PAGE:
The Commission was created by legislation known as the Ketchum Act in 1967. (Food & Agr. Code, [1] § 65500 et seq.; United Farm Workers of America v. Agricultural Labor Relations Bd. (1995) 41 Cal.App.4th 303, 312 [48 Cal.Rptr.2d 696].) The Legislature explained that “[g]rapes produced in California for fresh human consumption comprise one of the major agricultural crops of California, and the production and marketing of such grapes affects the economy, welfare, standard of living and health of a large number of citizens residing in this state.” (§ 65500, subd. (a).) Noting that individual producers are unable to maintain or expand present markets or develop new markets resulting in “an unreasonable and unnecessary economic waste of the agricultural wealth of this state, ” the Ketchum Act declared it was the policy of the state to aid producers of California fresh grapes. (§ 65500, subd. (c); see id., subd. (g).) To carry out this policy, the Commission supports the fresh grape industry through advertising, marketing, education, research, and government relations efforts. (§ 65572, subds. (h), (i) & (k).) The Commission’s duties are set forth in the legislation.

The Commission’s work is funded primarily by assessments imposed on all shipments of California table grapes as required by the Ketchum Act. The Commission determines the amount of the assessment based on what is reasonably necessary to pay its obligations and to carry out the objects and purposes of the Ketchum Act, not to exceed a statutory amount per pound. (§ 65600.) These assessments are paid by shippers who are authorized to collect the assessments from the growers. (§§ 65604, 65605.)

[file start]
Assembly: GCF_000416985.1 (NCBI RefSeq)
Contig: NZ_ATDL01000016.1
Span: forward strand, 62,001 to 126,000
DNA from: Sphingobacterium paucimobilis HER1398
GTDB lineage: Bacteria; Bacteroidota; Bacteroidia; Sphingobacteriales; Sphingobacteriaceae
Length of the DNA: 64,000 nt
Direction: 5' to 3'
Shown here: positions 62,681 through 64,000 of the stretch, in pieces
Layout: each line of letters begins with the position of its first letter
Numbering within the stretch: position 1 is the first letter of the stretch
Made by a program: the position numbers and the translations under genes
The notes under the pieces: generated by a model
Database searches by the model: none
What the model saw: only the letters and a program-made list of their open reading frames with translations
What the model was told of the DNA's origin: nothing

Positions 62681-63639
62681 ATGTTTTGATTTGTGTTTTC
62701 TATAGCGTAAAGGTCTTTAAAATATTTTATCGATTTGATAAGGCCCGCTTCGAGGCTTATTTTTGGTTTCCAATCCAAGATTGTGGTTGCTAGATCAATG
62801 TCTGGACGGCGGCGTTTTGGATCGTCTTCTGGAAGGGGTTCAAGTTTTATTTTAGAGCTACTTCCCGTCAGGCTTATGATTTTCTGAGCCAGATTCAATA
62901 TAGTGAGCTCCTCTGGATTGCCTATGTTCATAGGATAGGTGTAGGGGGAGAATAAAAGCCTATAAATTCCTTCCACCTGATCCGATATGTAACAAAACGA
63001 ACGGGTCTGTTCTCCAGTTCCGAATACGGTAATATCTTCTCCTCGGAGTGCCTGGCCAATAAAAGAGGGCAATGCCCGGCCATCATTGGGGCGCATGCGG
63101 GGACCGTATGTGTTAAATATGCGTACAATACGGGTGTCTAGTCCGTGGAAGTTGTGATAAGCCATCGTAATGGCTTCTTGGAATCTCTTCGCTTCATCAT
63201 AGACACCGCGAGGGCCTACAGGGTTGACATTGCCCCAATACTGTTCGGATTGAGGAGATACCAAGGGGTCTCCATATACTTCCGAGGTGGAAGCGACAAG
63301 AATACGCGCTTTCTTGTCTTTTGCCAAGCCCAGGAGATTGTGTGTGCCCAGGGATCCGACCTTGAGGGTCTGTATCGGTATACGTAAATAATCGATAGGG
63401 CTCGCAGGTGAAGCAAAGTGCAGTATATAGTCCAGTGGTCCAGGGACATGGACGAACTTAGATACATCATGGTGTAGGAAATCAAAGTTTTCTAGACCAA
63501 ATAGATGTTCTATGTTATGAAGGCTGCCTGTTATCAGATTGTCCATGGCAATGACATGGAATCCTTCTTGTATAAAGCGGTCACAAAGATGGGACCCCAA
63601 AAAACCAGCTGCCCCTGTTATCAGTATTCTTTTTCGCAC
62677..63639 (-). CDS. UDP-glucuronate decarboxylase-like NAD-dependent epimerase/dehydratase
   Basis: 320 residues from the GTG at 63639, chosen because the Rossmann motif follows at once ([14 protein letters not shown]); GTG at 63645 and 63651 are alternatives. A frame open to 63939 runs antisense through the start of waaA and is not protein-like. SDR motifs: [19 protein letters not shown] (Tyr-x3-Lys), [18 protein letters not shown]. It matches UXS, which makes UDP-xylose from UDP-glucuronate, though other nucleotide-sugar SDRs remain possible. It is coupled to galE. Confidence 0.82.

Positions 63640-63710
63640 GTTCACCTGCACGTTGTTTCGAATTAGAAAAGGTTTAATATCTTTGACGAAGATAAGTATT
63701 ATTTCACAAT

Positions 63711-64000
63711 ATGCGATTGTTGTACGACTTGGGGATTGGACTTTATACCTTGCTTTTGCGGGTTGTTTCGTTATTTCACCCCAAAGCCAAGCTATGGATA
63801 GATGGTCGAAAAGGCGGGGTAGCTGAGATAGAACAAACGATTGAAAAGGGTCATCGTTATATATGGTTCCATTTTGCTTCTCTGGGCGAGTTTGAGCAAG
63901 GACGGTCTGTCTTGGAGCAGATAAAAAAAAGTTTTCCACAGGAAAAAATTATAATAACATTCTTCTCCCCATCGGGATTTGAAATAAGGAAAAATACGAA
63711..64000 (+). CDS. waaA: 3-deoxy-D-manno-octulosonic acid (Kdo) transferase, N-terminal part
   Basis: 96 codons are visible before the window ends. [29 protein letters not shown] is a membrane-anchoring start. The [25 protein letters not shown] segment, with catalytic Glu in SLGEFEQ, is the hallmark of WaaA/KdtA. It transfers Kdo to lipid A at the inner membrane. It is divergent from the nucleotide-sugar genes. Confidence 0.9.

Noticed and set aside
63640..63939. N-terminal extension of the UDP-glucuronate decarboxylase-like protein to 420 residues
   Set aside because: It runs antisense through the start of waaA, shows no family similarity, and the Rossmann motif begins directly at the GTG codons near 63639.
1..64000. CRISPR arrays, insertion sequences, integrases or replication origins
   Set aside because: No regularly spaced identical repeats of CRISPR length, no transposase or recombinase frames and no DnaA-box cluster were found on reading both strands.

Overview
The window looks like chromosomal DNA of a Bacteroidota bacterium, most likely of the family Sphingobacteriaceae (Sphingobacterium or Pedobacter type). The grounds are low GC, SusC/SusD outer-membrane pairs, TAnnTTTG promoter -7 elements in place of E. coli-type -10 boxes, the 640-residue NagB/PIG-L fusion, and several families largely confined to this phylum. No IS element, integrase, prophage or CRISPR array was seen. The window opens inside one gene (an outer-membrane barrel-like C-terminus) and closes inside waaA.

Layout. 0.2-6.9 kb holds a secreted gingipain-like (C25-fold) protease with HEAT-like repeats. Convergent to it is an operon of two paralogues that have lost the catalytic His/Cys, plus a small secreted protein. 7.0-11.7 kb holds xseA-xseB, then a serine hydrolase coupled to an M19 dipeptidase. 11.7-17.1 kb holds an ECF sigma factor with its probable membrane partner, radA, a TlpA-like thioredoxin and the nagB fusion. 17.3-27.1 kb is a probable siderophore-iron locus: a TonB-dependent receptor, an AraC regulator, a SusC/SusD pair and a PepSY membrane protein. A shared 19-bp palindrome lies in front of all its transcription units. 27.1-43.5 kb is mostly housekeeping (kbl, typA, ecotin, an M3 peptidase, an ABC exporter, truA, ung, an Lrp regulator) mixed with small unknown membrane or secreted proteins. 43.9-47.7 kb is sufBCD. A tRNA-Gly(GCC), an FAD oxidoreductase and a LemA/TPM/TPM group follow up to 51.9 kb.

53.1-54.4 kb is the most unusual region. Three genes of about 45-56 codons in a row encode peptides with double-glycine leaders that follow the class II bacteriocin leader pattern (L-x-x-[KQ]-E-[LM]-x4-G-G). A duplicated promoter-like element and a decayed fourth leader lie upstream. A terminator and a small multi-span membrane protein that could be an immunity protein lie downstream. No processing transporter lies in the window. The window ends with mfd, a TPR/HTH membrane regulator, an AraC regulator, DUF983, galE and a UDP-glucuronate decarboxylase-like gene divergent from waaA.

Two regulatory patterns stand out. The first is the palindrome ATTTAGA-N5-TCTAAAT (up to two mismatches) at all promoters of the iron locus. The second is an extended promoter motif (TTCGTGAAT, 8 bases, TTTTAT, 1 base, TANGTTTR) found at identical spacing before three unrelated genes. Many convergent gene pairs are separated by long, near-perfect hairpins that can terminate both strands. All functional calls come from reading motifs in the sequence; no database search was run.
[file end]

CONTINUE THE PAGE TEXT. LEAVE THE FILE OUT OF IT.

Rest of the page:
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The Commission’s governing board is composed of 18 growers representing California’s six currently active table grape growing districts and one non-grower “public member.” (§§ 65550, 65575.1; see id., § 65553.)

California's Department of Food and Agriculture (CDFA) and the Secretary of the CDFA (Secretary) retain authority over the Commission’s activities through a few key functions. (Delano Farms Co. v. California Table Grape Comm’n (9th Cir. 2009) 586 F.3d 1219, 1221 (Delano Farms).) The CDFA oversees the nomination and selection of producers eligible to be appointed to the Commission board. (§§ 65559, 65559.5, 65560, 65562, 65563.) The Secretary not only appoints, but may also remove, every member of the Commission. (§§ 65550, 65575.1; Delano Farms, supra, 586 F.3d at p. 1221.) Further, the Secretary has the power to reverse any Commission action upon an appeal by a person aggrieved by such action. (§ 65650.5.) Additionally, the Commission’s books, records and accounts of all of its dealings are open to inspection and audit by the CDFA and the Department of Finance. (§ 65572, subd. (f).)

The CDFA provides information and instructions to the Commission regarding marketing orders each month through the CDFA’s “Marketing Memo.” The CDFA also retains the authority to review the Commission’s advertising. In its policy manual, the CDFA expressly “reserves the right to exercise exceptional review of advertising and promotion messages wherever it deems such review is warranted. This may include intervention in message development prior to placement of messages in a commercial medium or venue.” (Cal. Department of Food and Agriculture, Policies for Marketing Programs (4th ed. 2006) p. C-3.)

Moreover, as with other state government entities, the Commission is subject to the transparency, auditing and ethics regulations designed to promote public ...